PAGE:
Concern has been raised by residents over the poor plant growth and appearance of the Reed Beds. The poor health of the plants is something of a mystery as they have been used very successfully elsewhere, including the Robina Lakes.

Poor FRB Growth

Reed Bed plants were replaced in July 2014 with a variety of species that will perform better. Plants will take some time to establish but over time will hopefully offer a better result.



The lake was closed to swimming in the past with high bacteria levels possibly the result of dog droppings not being picked up then washed into the lake after heavy rains.

 The Care Group have conducted a Dog Dropping survey to determine problem areas and found ove 170 dog droppings.

Also rubbish bins are scarce and capacity lacking in some areas. To encourage lake users to “do the right thing” an extra bin/trial community doggy bag holder has been installed in Lamington park and a doggy bag holder installed in Warringah park. Council has also updated many signs in parks.

The  trial community doggy bag holder relies on residents recycling their excess shopping bags by pushing then into the slot. The bag holder originally installed by the care group is pictured below;


Drains located in parks are now fitted with gully baskets to filter waste.

As the baskets do not filter ALL waste, consideration should be given to the installation of a garden area with suitable plants around these drains. These would act as an additional filter for leaf matter.


In parklands within the catchment several areas are devoid of vegetation. This is to be due to poor growing conditions under trees .

The area adjacent to the preschool (above) has been replanted and mulched by council to reduce runnoff. The results below show a great improvement.



A nature strip runs along the lake wall from Bell Air Park to the northern part of the lake. When this is mowed by contractors, a large amount of lawn clippings end up in the lake. The current nature strip is overflowing the lake retaining wall making it difficult to cut due to the increased slope.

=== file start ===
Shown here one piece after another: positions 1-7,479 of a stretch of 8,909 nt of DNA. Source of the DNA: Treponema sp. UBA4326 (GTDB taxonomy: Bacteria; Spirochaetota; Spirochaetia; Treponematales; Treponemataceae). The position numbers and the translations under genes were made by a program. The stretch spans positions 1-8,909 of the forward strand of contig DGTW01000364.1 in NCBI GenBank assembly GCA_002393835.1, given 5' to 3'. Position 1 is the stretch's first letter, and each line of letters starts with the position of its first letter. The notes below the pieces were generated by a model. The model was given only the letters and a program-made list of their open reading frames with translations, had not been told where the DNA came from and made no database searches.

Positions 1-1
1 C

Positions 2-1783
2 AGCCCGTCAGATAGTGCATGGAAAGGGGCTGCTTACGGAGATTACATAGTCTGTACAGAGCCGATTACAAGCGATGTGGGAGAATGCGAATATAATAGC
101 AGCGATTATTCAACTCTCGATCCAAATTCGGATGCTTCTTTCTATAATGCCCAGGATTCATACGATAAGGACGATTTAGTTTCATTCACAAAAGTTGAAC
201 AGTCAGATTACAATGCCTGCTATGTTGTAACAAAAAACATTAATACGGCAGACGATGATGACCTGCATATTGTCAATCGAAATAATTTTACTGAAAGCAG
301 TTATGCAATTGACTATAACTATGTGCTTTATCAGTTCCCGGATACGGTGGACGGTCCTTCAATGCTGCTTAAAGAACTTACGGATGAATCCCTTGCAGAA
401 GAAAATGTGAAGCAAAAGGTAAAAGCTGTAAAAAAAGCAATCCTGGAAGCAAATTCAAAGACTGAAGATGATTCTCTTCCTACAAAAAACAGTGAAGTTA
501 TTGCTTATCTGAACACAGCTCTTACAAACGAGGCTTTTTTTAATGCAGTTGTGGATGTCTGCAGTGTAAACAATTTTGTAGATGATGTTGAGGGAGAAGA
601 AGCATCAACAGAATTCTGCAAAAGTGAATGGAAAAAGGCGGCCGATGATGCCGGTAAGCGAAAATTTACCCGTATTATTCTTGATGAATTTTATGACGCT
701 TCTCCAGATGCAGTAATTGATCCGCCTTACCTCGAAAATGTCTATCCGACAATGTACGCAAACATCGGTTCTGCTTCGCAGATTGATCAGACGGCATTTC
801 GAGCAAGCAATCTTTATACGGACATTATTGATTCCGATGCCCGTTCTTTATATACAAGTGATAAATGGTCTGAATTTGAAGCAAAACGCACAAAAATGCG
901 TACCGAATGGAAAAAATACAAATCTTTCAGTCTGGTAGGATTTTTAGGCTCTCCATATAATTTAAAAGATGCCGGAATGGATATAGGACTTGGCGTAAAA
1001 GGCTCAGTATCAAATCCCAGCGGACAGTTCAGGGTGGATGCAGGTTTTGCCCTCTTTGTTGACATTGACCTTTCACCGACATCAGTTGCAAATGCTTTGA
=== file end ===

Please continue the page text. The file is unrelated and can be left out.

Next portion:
A suggestion to resolve this problem is removal of the grass and installing plants/mulch to capture not only clippings from the nature strip but also filter clippings from the large grassed areas above the path as well. Council have raised concern over mulch being washed into lake and safety concerns over plants blocking views of swimmers. An alternative may be strip gardens further up the slope on the other side of the footpath.

LAMINGTON PARK(Off Barrier Reef Drive)

Palm trees located close to the waters edge were depositing old palm fronds and numerous seeds into the lake. This has been removed by council. The area under the trees is also devoid of vegetation and requires stabilisation.

OTWAY PARK (Peninsula Court)

Singapore Daisy was migrating over the grass area and extending over the water and covering reeds.

This area was cleared on Clean- up day by local residents.Council have undertaken ongoing treatment to remove this weed from the area with results below;


EXCELSIOR PARK(Off Barrier Reef Drive)

A large group of trees have grown over the lake retaining wall next to the lake storm water outlet. With numerous new shoots, maintaining this area would be difficult and weeds have taken over. Should these trees be removed and a replacement tree planted in the park in a more suitable location?


This area was cleared on Clean- up day by local residents.Council have undertaken ongoing treatment to remove this weed from the area with results below;



With large groups of people using Bell Air Park for extended periods, the question that has to be asked is where are they going to the toilet? The answer is in and around the lake parkland! While the advantages of toilet facilities is clear, residents backing onto the park have expressed concern over a toilet block attracting undesirables at night. A temporary solution is to request large groups to supply portable toilets while an acceptable solution is found.


Notice boards were part of the recommendations of the Management Plan. These contain useful information relating to the lake including fact sheets, behaviour reminders and  educational displays. Council have installed this sign in 2014 in Belle Air Park with display areas for catchment management use.

Notice Board2